• You want to rebuild your credit: Debit card transactions aren’t reported to the major bureaus, and so can’t be used to build credit. If you want to build or rebuild your credit rating, a credit card works better. You can even get a secured credit card to help matters if you are concerned about things getting out of hand again.

Like most financial tools, the effectiveness of credit cards depends on how you use them. If you use them with planning and discipline, they can be useful. If you aren’t sure about them, though, you can use debit cards or cash, and you can use cash alternatives online.

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About the Author

By , on May 4, 2010
Miranda Marquit
Miranda is a professional personal finance journalist. She is a contributor for several personal finance web sites. Her work has been mentioned in and linked to from, USA Today, The Huffington Post, The San Francisco Chronicle, The New York Times, The Wall Street Journal, and other publications. She also has her own personal finance blog: Planting Money Seeds.

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Leave Your Comment (6 Comments)

  1. Pauline says:

    After today I’m using cash only except for bills. It takes 2-3 days for small items to clear and I get hit w/like $200 over draft fees when it’s assumed I have the funds to cover it and am told by the bank the amount has already been reduced from my balance which is HOGWASH. Just another way to suck money from consumers! Banks suck!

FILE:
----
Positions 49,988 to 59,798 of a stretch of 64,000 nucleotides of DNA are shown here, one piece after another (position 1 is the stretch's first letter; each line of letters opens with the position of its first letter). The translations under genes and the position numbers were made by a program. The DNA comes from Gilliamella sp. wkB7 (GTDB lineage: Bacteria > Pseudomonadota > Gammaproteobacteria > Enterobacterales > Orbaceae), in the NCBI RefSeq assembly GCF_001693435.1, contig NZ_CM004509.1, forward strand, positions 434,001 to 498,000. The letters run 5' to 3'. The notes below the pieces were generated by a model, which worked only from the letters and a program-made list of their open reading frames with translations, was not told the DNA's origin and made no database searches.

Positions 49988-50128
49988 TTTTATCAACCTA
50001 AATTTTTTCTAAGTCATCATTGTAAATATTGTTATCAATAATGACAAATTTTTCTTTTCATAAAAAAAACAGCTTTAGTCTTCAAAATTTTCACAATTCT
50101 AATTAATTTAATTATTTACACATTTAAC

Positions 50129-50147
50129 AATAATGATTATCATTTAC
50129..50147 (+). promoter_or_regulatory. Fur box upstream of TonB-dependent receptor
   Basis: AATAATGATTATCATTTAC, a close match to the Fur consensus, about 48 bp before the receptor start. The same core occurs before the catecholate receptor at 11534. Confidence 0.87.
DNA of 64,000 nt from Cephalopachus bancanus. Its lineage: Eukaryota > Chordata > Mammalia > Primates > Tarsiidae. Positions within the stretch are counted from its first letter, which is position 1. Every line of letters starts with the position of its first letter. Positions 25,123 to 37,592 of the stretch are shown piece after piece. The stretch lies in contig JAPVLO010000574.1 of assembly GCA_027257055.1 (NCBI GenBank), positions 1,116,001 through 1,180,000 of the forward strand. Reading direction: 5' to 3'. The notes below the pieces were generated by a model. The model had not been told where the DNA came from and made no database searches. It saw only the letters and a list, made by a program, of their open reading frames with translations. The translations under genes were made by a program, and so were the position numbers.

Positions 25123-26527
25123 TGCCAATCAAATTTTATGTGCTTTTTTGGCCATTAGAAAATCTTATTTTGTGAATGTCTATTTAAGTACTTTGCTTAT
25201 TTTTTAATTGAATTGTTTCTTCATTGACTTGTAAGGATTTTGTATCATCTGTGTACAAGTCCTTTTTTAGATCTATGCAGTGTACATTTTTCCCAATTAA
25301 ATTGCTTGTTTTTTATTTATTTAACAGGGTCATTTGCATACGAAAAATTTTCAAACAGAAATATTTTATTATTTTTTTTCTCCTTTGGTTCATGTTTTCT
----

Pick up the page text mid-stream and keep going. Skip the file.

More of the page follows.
2. Joel Gray says:

    Quite an interesting spin on the concept of credit cards. So, the truth is out, credit cards all be themselves are not bad it is dependent on how you use them. However, at the same time be careful and cognizant that having a credit card presents a real and active threat to the stability of your finances based on the ever present temptation.

    I am very much interested in financial tips especially as it relates to surviving in this economic climate. Please feel free to drop me a line.

  3. Zahid Lilani says:

    Using a debit is just not safe in some places. When you use your bank card as credit, you have to sign and that’s it. When you use the debit card, you enter the pin code which can be hacked by sophisticated instruments.

    Once someone has access to your pin code, all they need is the card from you and then you can imagine what can happen.

    It is always a good idea to use your bankcard as a credit instead of debit.

  4. Sarah says:

    This is an interesting take on the credit card issue. Most posts you see are along the lines of, “Oh no, please don’t ever use credit cards.”

    Perhaps if we started educating more people on the sensible use of credit cards, we’d have a lesser problem with credit card debt than we do right now. It’s human nature, after all, to do exactly as we’re told not to!!

  5. Stephan says:

    defintiely important for everyone to realize that credit cards are not your enemy, but the irresponsible use of them is. Ive had a credit card since i was 18, never missed a payment and always paid in full, and i use it strictly to get an interest free loan and keep my money until the last day its due. This way i earn some extra interest on the money in my bank and can avoid paying for my purchases for a certain amount of time.

  6. Brian says:

    I’ve seen this information in several places recently, about debit cards not protecting the buyer as well. I’m not sure this is still accurate. I know this used to be the case, but now most (several / at least my) banks have agreements with the credit card companies.

    I have two bank accounts with debit cards – one is backed by Visa and one is backed by Mastercard. I am unable to find any difference in the protection offered by using these cards and using the Visa card that is not a debit card.

    Granted, the money comes immediately (almost) out of my account, but that’s a different issue…